Art should not be bound by barriers or language. The Hindi film industry is a testament to that. We speak only Hindi, but we premiere in Germany and Japan. Our films do phenomenally well there. We transcend the barriers of language and culture. We welcome you in. I think that’s what art should be, and I hope America reaches that place.
– Priyanka Chopra
As a creative by nature and profession, one subject I am passionate about is cinema. Not the brick and mortar definition but the art itself. The cinematic experience just like music which plays an integral part, shapes thoughts and perspectives, influences and dictates trends and ideas, educates, inspires and transcends cultures and racial barriers. In my opinion, it is the ultimate change agent. That is why, in the past, nations or groups that desire to change how the world perceive them have employed effectively the power of cinema. Some may call it propaganda, I would like to call it Perception management. And needless to say, the award of the country with the best use of perception management goes to the united states of America.
Now this brings me to the continent I was born in, Africa! A continent filled with stories and culture that will make any writer beam with inspiration.
The African narrative has long been that of a little child holding out her hand begging for food, drinking dirty water or staring at the camera, with tired eyes and flies hovering over her lips. Quick note: I am not writing anything new here but I believe more voices need to be added to the conversation.
Back to my write up: I once went to a media conference for children’s content producers in Sheffield a few years ago. I pitched an African action adventure animated series to a group of commissioners. They all liked it but they could not see it fit within their current slates. One of their feedback was, it needs to be more African. A few hours later, I was chatting with a couple of seasoned producers and when I recounted my earlier pitch experience, one of them said “well, I bet they were expecting lions, zebras and tribal warriors”. We laughed but he might have been right, because when I asked the network executives what is more African, they could not give a clear answer.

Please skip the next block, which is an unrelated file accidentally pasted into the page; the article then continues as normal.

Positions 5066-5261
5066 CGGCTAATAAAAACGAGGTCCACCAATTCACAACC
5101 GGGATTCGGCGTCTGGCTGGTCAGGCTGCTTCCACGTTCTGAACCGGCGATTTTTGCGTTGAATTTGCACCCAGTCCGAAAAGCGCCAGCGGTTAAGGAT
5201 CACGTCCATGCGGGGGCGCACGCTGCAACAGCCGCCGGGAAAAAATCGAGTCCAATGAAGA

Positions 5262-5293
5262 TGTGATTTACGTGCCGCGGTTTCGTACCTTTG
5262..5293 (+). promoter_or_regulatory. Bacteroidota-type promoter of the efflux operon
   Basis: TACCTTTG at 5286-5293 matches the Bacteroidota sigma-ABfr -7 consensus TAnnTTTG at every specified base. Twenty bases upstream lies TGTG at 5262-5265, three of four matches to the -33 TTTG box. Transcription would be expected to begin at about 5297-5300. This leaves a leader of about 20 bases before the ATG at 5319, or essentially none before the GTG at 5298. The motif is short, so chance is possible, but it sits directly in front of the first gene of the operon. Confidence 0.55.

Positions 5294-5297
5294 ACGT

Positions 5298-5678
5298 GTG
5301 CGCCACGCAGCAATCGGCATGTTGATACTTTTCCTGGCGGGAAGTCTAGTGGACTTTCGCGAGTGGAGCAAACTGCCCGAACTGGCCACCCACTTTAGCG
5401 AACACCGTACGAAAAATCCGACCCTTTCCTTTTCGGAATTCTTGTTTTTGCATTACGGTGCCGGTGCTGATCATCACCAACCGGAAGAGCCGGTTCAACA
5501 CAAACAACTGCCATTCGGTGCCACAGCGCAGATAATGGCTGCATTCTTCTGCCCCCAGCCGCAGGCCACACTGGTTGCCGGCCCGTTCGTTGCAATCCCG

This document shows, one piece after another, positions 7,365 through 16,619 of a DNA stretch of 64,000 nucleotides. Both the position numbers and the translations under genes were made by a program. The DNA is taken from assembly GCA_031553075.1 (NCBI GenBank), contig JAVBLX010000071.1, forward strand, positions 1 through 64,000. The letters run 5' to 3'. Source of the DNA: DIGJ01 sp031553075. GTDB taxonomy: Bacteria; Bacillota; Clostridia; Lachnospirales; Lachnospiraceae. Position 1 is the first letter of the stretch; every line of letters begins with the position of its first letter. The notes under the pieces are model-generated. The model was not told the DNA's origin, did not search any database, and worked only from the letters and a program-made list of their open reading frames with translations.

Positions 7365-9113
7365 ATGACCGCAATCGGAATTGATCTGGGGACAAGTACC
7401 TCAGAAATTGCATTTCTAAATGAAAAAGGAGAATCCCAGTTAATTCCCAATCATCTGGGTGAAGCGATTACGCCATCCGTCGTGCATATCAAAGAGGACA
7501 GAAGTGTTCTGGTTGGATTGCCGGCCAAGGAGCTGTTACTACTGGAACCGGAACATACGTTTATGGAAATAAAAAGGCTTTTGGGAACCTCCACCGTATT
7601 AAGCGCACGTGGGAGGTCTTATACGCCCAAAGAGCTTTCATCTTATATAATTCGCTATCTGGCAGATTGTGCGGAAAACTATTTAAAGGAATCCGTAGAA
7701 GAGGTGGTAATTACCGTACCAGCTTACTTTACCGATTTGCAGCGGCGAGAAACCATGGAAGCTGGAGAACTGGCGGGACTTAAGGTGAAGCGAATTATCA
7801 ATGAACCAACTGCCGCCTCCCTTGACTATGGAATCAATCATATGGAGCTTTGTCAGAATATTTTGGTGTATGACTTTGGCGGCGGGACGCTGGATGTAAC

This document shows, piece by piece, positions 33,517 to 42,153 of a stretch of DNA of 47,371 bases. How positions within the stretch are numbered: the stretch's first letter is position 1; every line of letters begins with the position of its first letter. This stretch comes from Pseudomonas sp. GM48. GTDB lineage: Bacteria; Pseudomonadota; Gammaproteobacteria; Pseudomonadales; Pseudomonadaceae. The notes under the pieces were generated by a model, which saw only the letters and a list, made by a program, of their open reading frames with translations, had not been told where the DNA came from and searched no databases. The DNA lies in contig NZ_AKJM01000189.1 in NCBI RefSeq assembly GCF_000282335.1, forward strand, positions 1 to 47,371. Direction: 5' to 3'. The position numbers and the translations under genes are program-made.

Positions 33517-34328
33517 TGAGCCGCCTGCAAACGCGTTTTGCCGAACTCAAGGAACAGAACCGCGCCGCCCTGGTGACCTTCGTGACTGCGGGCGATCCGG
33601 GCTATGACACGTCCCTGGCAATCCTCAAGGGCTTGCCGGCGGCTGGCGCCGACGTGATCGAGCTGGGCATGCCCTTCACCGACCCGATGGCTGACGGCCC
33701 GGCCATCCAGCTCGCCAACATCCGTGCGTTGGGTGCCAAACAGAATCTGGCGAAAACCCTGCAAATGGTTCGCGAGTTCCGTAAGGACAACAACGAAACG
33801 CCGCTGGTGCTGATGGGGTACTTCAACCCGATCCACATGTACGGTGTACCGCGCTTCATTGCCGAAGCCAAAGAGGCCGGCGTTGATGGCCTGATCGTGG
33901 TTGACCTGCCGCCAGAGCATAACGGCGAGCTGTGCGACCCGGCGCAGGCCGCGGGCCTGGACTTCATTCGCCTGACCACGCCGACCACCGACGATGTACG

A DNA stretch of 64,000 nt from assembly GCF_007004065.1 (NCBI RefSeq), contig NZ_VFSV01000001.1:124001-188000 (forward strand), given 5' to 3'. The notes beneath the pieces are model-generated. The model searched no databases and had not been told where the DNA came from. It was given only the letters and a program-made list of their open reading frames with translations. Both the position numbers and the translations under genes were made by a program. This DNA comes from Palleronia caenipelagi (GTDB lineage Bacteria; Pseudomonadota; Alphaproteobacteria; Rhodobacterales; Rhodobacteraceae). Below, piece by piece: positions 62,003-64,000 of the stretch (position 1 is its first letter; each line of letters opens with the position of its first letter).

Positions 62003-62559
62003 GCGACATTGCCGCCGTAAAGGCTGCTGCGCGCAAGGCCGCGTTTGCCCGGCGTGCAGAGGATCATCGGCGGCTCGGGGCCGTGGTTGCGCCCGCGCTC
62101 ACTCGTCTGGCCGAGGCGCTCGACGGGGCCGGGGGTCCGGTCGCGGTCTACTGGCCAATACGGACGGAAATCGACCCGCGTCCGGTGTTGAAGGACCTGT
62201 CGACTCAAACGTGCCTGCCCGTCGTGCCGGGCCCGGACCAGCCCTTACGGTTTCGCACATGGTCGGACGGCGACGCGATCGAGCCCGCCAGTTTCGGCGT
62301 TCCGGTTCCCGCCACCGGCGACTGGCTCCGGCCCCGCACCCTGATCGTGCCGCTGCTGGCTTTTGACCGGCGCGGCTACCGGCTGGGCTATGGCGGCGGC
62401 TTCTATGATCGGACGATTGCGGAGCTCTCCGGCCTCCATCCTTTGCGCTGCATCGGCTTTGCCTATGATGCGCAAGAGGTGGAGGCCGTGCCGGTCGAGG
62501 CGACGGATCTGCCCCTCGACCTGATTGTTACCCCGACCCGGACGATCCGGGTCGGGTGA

Africa hosts a large diversity of cultures, languages and ethnicities. And this unique diversity lends itself easily to multiple narratives. Narratives that can fit into any film genre. At the moment, Nigeria is the country with the most film exports on the continent. The Nigerian film industry, Nollywood, is currently churning out one major sub genre: Slapstick Comedy, and the audience for these films are mostly Africans and Caribbeans.
There are Nigerian filmmakers living in Nigeria that have explored other genres but as of this writing, slapstick comedy is king in Nollywood and this is driven by Nigerian box office performance. Other African countries have tried to explore various genres and a few of their producers have secured notable international distribution deals but the global appreciation for cinema exports from Africa is still at its infancy and has been this way for decades. The growth does feel stunted as recognition of African stories in film tends to lean more towards social commentary or biopics of late African leaders which in most cases are produced and financed by studios and groups outside Africa.
Great cinema transcends international barriers. Case in point, South Korean cinema is unapologetic in it’s narratives and visual storytelling but the quality of some of their films have propelled their art to a coveted platform. Same with Russia, China etc. Some cult classics from these countries have been remade by Hollywood and understandably so, after all, they are cult classics.
Africa has the talents (home and abroad) and stories to create timeless global cinematic classics. But it starts with a great entertaining story, world class filmmaking and a boldness to tell and sell a different narrative. Action, Adventure and Horror genres are easy genres to market across borders because their stories tend to be universal regardless of the geographical and cultural location of the stories. A well made Nigerian, Ghanian, Kenyan, Ugandan or SierraLeonian action or horror film with the right cast will spark international interest beyond the current level of attention.
More films across such genres will definitely convert such interests to bigger commercial conversations and who knows a Hollywood remake of a Ghanaian or Nigerian film.